Hill Forecasters Dampen GOP Hopes for Tax Cut
By Eric Pianin
The Congressional Budget Office (CBO) is drafting a new economic forecast showing that the federal budget surplus will be slightly larger than previously projected in the coming years further good news for the government's balance sheet, but a serious setback for congressional Republicans hoping for a major tax cut.
The forecasts, due to be released next month, will fall far short of the "July surprise" that House Speaker Newt Gingrich (R-Ga.) and other GOP leaders were counting on to help underwrite an election-year tax relief package. Gingrich and other Republicans have been stumped by how to pay for as much as $100 billion of tax cuts over the next five years without goring important political constituencies by cutting their programs.
CBO officials cautioned that lawmakers who thought there would be a dramatic shift in the budget picture are in for a disappointment. While estimates of future surpluses may be revised upward by an average of $15 billion a year, "I wouldn't think there would be a sea change beyond what we've already announced," CBO Director June E. O'Neill said yesterday.
The controversy over the anticipated forecasts underscores the make-or-break influence that the CBO Congress's chief budget scorekeeper and analytical arm sometimes exerts over the legislative process. It also suggests the tenuous nature of the Republicans' large tax cut proposal.
The House leaders have tried to pressure the CBO to revamp its forecasting policies to produce much rosier surplus estimates of as much as $100 billion to $300 billion a year through early in the coming century.
"The surplus is going to be bigger," Gingrich said late last week. "I don't think anybody doubts that."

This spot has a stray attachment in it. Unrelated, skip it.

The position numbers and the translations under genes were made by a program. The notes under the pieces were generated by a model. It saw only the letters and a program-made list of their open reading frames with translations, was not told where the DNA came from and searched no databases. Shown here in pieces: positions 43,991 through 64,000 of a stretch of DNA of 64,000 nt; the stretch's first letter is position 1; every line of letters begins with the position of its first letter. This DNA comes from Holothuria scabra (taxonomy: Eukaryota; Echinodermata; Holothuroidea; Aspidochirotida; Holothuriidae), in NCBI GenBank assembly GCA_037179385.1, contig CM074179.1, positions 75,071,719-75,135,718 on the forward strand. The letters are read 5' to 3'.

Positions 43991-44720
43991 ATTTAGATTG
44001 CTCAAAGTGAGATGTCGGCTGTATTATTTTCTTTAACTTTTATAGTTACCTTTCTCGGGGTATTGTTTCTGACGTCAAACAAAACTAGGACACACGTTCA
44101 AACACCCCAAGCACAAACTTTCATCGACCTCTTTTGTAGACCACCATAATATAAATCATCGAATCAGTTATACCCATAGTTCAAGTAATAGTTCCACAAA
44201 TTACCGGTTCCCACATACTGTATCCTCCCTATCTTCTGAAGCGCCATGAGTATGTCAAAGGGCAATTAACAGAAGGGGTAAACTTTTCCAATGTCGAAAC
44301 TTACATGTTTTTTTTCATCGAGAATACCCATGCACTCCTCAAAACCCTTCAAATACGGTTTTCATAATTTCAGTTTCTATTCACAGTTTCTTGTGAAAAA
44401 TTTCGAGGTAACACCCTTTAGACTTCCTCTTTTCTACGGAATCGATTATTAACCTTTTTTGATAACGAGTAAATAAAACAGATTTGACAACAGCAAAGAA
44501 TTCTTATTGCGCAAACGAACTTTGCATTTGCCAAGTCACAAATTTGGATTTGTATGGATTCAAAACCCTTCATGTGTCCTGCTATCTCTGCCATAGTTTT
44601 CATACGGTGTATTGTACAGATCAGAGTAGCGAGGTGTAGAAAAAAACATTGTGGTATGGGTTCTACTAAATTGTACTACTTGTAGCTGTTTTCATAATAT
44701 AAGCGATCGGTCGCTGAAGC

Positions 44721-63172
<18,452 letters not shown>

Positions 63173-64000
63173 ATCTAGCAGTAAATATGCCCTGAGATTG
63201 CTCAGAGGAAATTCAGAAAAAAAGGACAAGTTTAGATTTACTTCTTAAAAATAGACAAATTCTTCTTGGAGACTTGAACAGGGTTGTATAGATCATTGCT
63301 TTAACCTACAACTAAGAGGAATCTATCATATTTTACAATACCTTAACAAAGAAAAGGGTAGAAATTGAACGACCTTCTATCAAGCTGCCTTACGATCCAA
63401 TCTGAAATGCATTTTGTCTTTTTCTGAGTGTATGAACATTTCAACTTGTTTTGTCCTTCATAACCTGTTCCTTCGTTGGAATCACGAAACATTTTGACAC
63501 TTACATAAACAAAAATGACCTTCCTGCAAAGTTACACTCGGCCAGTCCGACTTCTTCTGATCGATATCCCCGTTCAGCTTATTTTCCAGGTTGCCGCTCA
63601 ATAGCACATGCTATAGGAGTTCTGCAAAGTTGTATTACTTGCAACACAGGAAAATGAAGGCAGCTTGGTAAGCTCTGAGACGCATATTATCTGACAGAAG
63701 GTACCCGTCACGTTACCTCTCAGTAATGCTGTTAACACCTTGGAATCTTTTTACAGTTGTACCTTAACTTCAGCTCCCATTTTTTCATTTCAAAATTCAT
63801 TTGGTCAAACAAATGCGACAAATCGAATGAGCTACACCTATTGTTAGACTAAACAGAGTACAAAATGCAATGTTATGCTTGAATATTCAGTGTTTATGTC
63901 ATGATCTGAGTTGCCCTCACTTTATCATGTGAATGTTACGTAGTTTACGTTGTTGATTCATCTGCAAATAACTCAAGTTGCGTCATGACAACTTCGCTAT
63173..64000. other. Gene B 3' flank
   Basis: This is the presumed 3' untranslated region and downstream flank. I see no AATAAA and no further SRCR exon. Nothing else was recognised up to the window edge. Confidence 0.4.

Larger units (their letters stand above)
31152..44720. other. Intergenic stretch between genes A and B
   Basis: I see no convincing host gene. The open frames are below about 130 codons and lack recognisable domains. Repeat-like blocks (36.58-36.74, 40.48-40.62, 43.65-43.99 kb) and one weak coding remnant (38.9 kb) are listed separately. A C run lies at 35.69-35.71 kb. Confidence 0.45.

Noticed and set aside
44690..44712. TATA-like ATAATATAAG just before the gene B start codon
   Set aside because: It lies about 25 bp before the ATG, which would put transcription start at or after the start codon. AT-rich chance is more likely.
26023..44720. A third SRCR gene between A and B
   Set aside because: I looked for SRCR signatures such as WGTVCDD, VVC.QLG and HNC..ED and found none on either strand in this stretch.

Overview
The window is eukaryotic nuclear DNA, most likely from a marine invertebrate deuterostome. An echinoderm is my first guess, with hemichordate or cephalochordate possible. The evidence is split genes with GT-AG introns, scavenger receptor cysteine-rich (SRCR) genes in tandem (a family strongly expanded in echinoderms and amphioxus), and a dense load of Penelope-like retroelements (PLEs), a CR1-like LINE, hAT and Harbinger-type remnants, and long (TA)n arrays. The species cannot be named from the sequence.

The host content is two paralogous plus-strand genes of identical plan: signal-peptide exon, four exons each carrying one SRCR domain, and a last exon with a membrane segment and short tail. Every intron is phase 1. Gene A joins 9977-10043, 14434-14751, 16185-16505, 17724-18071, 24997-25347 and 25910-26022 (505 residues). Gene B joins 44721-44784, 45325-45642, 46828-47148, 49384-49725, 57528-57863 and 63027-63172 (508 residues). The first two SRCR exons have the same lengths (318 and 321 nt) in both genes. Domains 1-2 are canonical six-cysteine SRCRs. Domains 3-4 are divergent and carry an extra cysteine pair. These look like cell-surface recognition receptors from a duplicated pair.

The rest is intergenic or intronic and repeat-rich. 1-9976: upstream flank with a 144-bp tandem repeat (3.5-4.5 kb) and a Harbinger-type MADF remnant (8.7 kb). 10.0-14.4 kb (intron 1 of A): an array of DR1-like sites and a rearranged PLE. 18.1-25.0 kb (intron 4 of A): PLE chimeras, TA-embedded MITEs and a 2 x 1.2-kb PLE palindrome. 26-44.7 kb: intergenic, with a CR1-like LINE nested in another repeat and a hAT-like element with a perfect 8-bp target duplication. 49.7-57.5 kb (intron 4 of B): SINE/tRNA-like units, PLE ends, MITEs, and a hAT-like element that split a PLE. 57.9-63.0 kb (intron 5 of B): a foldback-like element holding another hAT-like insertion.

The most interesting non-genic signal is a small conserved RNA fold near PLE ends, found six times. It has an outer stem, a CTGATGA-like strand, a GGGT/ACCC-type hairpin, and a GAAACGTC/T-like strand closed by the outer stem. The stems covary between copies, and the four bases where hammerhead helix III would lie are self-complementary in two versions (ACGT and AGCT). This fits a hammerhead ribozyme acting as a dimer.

In the face of a torrent of tax revenue, the CBO in May revised its economic forecasts and predicted a surplus in the range of $43 billion to $63 billion this year, followed by $39 billion in fiscal 1999 and nearly $80 billion by 2002. At the behest of congressional budget negotiators, CBO now is rushing to complete its midsession refinement of those figures by early July a month ahead of schedule to determine whether the revised surplus figures might make it easier to write new tax legislation.
According to the latest thinking of CBO officials and an advisory panel of 21 prominent economists, including Michael Boskin and Nobel laureate James Tobin, there will be no further change in this year's surplus forecast. Future surpluses will be pegged in the neighborhood of $49 billion in fiscal 1999, $36 billion in 2000, $43 billion in 2001 and $92 billion in 2002.
CBO officials stressed that these estimates still could be revised upward or downward based on "technical corrections" before the report is finally issued, shortly after Congress returns from its July 4 recess. In any case, the surplus estimates are roughly a third of what some congressional leaders and two prominent CBO critics Stephen Moore of the Cato Institute and former Reagan administration economics adviser Lawrence Kudlow say is possible.